Gov. Gary Herbert said Thursday he would call a special session of the legislature next week to address the effect the economic downturn will have on Utah’s budget. However, he said he believes lawmakers will be able to avoid cutting the public education budget.
UtahPolicy.com first reported that a special session was on tap for June 18 and possibly the 19th. Legislators will be given the option of joining remotely or in person. Several lawmakers UtahPolicy.com spoke to said they were asked by legislative staffers how they would participate.
Herbert said the economic shutdown because of the Covid-19 pandemic took a bite out of the state budget, but he thinks the state is well-positioned to deal with the economic fallout.
“I do believe based on a number of things we will be able to weather this storm and be able to provide services to the people what they need. That’s going to be a challenge to figure out how we do more with less, but I believe we can do that,” he said.
Lawmakers will get updated revenue projections next Wednesday during the scheduled Executive Appropriations Committee. Those figures are expected to be down from the projected $900 million in extra money legislators used to set next year’s budget at the end of the 2020 general session which ended 3 months ago. How much of a downturn those numbers will show is not yet known.
Legislative appropriations committees spent time at the end of May pouring over their budgets to find where they could cut. Those committees were tasked with coming up with recommendations for cutting 2, 5 and 10 percent out of next year’s budget, depending on how far the projected revenues fall.
Gov. Herbert said he’s hoping lawmakers can find a way to shield the public education budget from those cuts.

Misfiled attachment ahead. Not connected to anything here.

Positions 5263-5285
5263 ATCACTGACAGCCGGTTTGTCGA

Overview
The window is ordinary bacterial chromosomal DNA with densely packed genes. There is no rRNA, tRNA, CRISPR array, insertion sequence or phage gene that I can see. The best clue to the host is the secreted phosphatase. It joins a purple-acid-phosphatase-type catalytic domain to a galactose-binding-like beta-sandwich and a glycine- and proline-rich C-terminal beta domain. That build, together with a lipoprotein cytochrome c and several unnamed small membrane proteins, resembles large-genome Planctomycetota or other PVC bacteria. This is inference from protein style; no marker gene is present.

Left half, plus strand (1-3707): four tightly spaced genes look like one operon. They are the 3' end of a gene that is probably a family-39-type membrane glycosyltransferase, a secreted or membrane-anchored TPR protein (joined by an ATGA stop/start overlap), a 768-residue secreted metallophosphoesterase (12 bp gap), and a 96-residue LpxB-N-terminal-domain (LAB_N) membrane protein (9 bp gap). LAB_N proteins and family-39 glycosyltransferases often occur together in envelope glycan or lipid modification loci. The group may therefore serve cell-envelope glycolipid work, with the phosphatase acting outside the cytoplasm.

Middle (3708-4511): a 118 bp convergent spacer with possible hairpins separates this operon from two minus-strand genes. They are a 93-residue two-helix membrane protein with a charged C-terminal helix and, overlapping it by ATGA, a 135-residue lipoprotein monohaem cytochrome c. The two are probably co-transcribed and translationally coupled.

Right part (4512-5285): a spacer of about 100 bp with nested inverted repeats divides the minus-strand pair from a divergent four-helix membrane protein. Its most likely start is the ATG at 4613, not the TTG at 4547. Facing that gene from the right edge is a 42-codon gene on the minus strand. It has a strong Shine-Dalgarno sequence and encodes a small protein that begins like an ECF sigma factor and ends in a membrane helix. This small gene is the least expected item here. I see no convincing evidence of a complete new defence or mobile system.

“The teachers and those involved with education have been very willing to adapt to the challenges and innovate and find better ways to do things,” said Herbert, referring to the shift to remote schooling because of the coronavirus. “I appreciate the work of our teachers and their efforts to make sure our young people get a good education.”
Lawmakers shifted $50 million into the education base budget during the first part of the 2020 general session to cover the projected growth in next year’s student population.
Other segments of the budget may not be so lucky.
For example, under the 2 percent cut plan, the Division of Alcoholic Beverage Control would see a reduction in their compliance staff and operating hours in all of their stores cut back.
A controversial $850,000 contract with technology company Banjo is on the chopping block in the Department of Public Service budget. That’s probably not a hard choice for lawmakers after the state put contracts with the company on hold following the revelation that the firm’s founder had ties to white supremacist groups.
Lawmakers have also suggested eliminating the printed voter information pamphlet this year, which would save the state $232,000. About 66,000 households receive the pamphlet produced by the Utah Elections Office, but much of that information is available online.
Corrections could take a big hit, depending on how far projected revenues fall. Under a 5 percent reduction, the state would be forced to cut sex offender treatment for some parolees in Salt Lake County. The 5 percent scenario might also result in the reduction of 500 beds and the elimination of case management personnel. A 10 percent reduction would completely eliminate the community sex offender treatment program and 1,000 beds.
Herbert said the state is in a good position financially, despite the downturn because of prudent fiscal policy.
“You prepare for the bad times by doing the appropriate things during the good times, and as a state we’ve done that very well,” said Herbert. “We don’t spend more than we take in. We live within our means.”
Within the last two years, lawmakers began paying for several construction projects with ongoing money rather than one-time funds or bonding. That move now gives legislators the ability to use those funds in other areas through bonding.
Legislators also have nearly $1 billion in rainy day funds they could tap to make up the shortfall, but that is one-time money.